Matt Slocum of Sixpence None the Richer
I recently had a chance to spend a couple of late night hours chatting with Sixpence None the Richer's Matt Slocum via an AOL chatroom. We discussed everything from Matt's love of literature and film to the current status of Sixpence to Matt's true desire to reclaim his old position as fryboy at Burger King.
[Editor's note: Matt has exquisite taste in movies. He and I should talk.]
Phantom Tollbooth: You seem to be very well read. For example, Sixpence's material makes references to writers such as C.S. Lewis, Annie Dillard, Madeleine L'engle, Rainer Maria Rilke, etc. How has literature influenced your writing?
Matt: I suppose much of the lyrical content comes from reactions I have to characters in literature or poetry. I find a lot of my identity in identifying with books and the things they have to say about life. I wouldn't consider myself well read; there is so much out there, and I have only delved into a small portion of that vast sea. But the writers you mentioned have had a special influence on my life.
PT: What are some of your favorite works or authors?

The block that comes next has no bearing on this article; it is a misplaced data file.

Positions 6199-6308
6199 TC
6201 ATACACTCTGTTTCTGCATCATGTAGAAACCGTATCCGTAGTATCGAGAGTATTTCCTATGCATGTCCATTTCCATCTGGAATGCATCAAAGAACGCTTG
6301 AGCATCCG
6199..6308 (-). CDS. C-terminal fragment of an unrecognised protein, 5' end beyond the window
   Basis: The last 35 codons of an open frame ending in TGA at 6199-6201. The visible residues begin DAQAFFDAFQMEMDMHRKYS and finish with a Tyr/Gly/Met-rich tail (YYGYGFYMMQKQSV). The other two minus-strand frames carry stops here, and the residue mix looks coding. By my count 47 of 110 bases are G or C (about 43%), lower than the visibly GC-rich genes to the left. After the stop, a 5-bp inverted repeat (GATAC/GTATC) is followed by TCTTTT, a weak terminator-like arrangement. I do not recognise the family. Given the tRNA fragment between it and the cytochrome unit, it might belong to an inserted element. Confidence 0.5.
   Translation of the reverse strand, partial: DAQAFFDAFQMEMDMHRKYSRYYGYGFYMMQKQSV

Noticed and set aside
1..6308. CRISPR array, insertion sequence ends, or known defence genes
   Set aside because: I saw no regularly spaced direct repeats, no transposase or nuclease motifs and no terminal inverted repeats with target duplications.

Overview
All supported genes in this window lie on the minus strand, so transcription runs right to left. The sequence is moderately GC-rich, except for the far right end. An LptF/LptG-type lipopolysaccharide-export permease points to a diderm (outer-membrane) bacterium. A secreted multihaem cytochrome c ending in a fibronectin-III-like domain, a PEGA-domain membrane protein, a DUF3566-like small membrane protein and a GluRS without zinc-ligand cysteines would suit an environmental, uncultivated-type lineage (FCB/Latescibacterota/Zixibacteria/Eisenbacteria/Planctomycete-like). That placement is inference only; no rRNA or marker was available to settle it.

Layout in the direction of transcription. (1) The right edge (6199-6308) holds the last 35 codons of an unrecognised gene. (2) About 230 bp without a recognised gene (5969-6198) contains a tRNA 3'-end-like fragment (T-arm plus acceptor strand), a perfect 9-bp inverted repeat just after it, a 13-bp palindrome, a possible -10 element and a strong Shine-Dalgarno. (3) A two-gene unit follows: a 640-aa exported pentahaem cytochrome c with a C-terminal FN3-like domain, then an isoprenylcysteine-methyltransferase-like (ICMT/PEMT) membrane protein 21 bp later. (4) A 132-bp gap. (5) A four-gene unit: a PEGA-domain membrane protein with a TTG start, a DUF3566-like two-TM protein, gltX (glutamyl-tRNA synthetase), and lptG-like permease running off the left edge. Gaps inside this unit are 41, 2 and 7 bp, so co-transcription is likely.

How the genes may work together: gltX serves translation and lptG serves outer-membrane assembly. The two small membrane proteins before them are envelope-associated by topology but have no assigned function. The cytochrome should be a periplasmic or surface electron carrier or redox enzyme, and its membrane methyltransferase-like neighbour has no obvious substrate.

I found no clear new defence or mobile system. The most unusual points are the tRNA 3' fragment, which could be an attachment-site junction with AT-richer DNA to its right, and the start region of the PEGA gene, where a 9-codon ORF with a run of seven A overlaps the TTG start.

Matt: Most of C.S. Lewis's works; The Day Boy and Night Girl,The Princess and the Goblin, both by George Macdonald; Shakespeare's Hamlet; A Consent by Wendell Berry; The Happy Prince by Oscar Wilde; Goethe's Faust; the poetry of Rilke and many of Thomas Merton's writings.
PT: Since the old band history has been covered adequately in the past, I thought we'd skip that and stick to more recent events and future plans for Sixpence.
Matt: Bless you.
PT: What happened with Tess Wiley's departure from the band? Was that a mutual thing?
Matt: For the most part. Her dream had always been to have her own group and write her own material. Sixpence was a temporary thing for her, and after a while she decided to move on. She is a very talented woman and should have a bright future ahead of her. We all miss her.